Once we were inside and about to sit down, Kate stopped and said something to a man seated at the next table. I didn’t heard what she said, but she was telling him something about me. She started to turn away. Then she stopped and said something else to the man. I set up her iPad for her and went to get her a drink. When I brought her drink to her, she said thank you. Then she spoke to the man she had spoken to earlier and said, “He’s really a nice guy.”

Her behavior was not just notable because she was teasing but not doing a good job of it. It was more like she were playing a role and not herself. Normally, she wouldn’t be talking so much, nor would she say the things she said. She continued in the car on the way to lunch. Once again, she was “teasing” me. Something came up about our relationship, and I told her we were married. She expressed surprise. That was nothing new. Then she said, “Is that for real?” I told her it was. She said, “I don’t know what I was thinking. In a few minutes, she said, “You know I’m kidding, don’t you?. You’re a nice guy. What’s your name?” Her tone was very different than before. She was more like herself.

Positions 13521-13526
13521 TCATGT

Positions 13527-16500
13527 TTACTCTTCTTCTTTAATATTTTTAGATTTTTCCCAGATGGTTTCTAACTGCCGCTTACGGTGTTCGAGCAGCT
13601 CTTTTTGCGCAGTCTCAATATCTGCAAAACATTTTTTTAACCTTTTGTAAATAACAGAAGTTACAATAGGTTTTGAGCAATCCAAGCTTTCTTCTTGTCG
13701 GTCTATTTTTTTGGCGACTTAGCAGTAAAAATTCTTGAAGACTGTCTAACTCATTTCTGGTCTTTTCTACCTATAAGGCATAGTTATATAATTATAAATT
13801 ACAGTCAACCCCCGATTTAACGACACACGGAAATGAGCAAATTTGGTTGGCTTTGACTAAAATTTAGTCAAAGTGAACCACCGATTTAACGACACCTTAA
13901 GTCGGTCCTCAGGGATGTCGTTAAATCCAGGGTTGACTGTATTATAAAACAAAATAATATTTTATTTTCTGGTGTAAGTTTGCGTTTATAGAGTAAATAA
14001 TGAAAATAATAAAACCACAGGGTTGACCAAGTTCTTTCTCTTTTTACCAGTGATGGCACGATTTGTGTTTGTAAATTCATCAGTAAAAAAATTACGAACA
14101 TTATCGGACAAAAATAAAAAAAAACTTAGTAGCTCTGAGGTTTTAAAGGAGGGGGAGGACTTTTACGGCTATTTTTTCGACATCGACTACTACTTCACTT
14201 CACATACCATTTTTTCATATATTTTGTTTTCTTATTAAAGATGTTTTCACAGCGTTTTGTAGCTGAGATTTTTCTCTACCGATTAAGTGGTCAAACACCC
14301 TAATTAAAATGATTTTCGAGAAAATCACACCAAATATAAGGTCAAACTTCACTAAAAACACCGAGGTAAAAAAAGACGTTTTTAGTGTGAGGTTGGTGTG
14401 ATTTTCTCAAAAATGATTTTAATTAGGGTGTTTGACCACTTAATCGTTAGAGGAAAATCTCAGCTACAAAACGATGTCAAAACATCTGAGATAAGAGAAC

As we settled in at our table in the restaurant, we had a rather typical conversation except that she was more talkative than usual. Several times she asked me questions about her mother and father, my name, her name and where we live. Our server commented that she hadn’t had to refill my coffee as much as she usually does. I also didn’t finish my salad before the entrée arrived. I told her I hadn’t had time because we were talking so much.

After lunch, we drove back to the house. On the way, Kate said she loved me. I told her I loved her as well. Then she said, “What’s your name?” She was very tired and asked if it would be all right if she took a nap when we got home. I told her that would be fine. She didn’t waste much time before she was in the bed where she remained for an hour and a half before I asked if she would like to get out of the house. She was ready, so now we are at Barnes & Noble. We’ll be here another thirty or forty minutes before going to dinner. I’m glad to say it seems like she is back to normal.

Hyper in the Morning. Mellow in the Afternoon.

Kate’s behavior was been a bit unusual yesterday morning. It started when she got up on the early side again. We even got to Panera in time to see some of our regular friends there. It had been almost two weeks since we had seen them. She was wide awake and seemed almost hyper. She was quite talkative, mostly kidding me about the usual things, my name, my nose, and my graying hair.